Example sentences:



My Translation: I never write long letters anymore.

I believe they both mean the same thing but there's obviously some difference I don't know about.

  • 3
    – user1016
    Jun 8, 2014 at 14:49
  • I agree with Choko. Out of curiosity, are these two sentences that you saw or read somewhere? What's the context here? Jun 8, 2014 at 15:10
  • The second one was an example sentence in my textbook, the first I wrote myself based on the ようになった grammar point to use as a direct comparison.
    – Mononoke
    Jun 8, 2014 at 16:19
  • 1
    (^ 関西弁では「よう」使うけどね・・・ →「書か(へ)んよう(に)なった」とか)
    – user1016
    Jun 9, 2014 at 6:45

1 Answer 1


I think they have the same meaning. The basic difference is that 〜ようになる is commonly used after positive verbs, while 〜くなる is commonly used for negative verbs.

Why? Well, negative verbs are morphologically shaped like adjectives, so they have the shorter 〜くなる form available, and that's what people use 99% of the time. That's not possible with positive verbs, so for those people use 〜ようになる instead—for example, 「見えるようになる」.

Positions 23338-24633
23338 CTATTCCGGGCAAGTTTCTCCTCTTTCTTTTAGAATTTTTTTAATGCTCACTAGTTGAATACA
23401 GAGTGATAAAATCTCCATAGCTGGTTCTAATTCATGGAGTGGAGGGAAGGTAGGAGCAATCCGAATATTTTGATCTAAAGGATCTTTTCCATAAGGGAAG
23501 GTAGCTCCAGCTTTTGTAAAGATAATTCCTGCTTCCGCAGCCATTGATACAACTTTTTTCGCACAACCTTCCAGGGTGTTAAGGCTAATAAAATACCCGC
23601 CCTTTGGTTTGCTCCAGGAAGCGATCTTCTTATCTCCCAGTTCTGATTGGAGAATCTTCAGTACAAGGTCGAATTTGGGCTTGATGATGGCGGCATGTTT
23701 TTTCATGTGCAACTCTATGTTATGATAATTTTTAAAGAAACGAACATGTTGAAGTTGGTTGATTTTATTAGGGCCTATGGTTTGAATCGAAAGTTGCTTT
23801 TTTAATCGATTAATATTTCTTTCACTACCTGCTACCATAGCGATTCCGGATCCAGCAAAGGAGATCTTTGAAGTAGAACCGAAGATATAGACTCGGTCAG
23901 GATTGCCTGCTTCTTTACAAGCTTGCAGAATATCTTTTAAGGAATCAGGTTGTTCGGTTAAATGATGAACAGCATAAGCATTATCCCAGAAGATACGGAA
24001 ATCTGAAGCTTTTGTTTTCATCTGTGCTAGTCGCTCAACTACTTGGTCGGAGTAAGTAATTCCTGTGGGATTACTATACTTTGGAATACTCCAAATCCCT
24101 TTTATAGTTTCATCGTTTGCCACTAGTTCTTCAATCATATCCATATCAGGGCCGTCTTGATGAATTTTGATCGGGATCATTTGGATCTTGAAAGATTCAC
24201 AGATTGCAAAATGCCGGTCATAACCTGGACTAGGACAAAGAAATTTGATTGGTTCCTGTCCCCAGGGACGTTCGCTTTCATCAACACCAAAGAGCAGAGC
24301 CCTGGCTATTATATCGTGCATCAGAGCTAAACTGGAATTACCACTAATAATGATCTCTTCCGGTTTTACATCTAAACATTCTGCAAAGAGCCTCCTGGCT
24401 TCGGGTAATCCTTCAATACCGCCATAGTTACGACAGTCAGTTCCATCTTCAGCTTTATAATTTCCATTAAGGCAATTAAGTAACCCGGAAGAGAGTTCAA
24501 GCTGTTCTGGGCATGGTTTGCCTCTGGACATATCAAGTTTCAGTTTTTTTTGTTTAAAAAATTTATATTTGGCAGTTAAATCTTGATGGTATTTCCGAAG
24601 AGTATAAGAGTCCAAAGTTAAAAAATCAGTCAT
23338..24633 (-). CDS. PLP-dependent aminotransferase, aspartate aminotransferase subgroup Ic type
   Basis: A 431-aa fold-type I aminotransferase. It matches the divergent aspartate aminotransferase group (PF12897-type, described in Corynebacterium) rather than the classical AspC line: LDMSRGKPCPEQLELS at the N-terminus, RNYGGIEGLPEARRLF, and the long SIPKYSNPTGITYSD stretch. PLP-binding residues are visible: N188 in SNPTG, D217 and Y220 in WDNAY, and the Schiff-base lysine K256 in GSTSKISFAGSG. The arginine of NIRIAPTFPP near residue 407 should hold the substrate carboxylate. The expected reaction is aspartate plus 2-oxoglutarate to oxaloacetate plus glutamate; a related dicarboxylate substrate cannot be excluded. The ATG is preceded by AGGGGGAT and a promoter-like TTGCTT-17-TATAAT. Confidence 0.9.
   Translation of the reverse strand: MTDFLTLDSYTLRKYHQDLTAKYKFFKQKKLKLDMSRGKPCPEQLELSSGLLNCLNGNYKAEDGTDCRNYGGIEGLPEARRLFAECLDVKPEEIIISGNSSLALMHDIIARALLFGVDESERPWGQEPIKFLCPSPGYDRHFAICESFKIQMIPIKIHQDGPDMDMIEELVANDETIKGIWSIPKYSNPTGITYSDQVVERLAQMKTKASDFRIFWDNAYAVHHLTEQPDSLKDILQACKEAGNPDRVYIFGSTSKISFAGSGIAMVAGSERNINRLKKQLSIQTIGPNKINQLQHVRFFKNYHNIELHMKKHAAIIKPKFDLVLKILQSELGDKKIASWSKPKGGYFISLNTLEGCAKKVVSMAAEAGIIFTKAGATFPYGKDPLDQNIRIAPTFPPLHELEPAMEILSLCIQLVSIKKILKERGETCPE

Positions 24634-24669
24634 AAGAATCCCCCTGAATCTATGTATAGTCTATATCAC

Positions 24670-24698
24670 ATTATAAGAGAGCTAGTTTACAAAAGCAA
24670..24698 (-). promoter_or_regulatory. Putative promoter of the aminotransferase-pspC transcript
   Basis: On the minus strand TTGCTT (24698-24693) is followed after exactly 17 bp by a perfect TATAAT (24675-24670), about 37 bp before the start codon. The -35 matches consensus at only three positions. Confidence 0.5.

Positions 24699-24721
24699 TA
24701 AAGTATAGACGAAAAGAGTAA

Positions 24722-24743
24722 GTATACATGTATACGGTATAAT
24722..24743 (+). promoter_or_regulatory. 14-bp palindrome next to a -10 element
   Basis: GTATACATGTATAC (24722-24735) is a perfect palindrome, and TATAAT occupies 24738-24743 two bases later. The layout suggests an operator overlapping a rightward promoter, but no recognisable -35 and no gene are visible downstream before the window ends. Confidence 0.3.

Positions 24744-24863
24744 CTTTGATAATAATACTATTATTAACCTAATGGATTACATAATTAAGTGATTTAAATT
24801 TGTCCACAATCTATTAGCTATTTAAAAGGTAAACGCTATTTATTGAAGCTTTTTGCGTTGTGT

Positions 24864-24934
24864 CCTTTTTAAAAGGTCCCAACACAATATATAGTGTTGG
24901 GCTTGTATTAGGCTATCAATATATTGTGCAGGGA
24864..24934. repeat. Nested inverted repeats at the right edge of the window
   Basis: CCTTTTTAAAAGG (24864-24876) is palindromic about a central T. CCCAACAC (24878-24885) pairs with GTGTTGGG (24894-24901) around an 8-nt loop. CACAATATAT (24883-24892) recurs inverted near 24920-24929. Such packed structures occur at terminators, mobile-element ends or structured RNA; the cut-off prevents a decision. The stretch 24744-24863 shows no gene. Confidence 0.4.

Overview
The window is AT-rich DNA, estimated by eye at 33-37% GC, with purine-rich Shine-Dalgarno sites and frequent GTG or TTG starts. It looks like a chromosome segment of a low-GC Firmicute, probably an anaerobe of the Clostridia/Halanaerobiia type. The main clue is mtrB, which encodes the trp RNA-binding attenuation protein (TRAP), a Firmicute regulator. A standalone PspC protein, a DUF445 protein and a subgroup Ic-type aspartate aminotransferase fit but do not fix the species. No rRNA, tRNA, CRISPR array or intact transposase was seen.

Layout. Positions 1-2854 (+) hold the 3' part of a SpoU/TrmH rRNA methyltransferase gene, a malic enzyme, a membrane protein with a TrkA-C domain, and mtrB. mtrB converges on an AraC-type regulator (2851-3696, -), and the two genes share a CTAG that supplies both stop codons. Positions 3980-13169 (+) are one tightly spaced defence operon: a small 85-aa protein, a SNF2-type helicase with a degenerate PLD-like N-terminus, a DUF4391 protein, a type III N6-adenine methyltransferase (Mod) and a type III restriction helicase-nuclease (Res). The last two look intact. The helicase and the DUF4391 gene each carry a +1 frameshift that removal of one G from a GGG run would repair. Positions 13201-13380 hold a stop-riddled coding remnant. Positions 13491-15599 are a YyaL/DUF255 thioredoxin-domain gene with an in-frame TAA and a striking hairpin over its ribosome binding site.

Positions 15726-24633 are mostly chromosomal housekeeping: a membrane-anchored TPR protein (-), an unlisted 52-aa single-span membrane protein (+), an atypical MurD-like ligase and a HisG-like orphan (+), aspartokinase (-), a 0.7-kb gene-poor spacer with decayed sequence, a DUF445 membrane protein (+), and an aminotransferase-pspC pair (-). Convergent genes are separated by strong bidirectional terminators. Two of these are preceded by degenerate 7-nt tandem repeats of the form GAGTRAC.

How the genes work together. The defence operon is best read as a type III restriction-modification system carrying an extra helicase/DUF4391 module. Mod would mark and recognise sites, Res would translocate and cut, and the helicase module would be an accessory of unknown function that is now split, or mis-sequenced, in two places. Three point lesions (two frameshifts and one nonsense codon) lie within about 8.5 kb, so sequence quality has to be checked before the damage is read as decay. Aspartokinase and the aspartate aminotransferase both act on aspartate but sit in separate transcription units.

To get some numbers to back this up, I searched the Balanced Corpus of Contemporary Written Japanese (BCCWJ) using the freely available 少納言 tool. Here's what I found:

  なくなる      6527 results  
  ないようになる   49 results 

In other words, the short form 〜なくなる is over a hundred times more common!

In contrast, there are 6513 results for ようになる alone. If you search for this phrase, you'll see that the vast majority of the time, it's used after positive verbs.

(Note: To reduce false positives, I typed [^がもは少危]$ into the 前文脈 ("preceding context") field. This filtered out results like 少なくなる or 〜がなくなる and focused the results on verbs. If you'd like to get the same numbers I did, you'll need to do the same.)


You must log in to answer this question.

Not the answer you're looking for? Browse other questions tagged .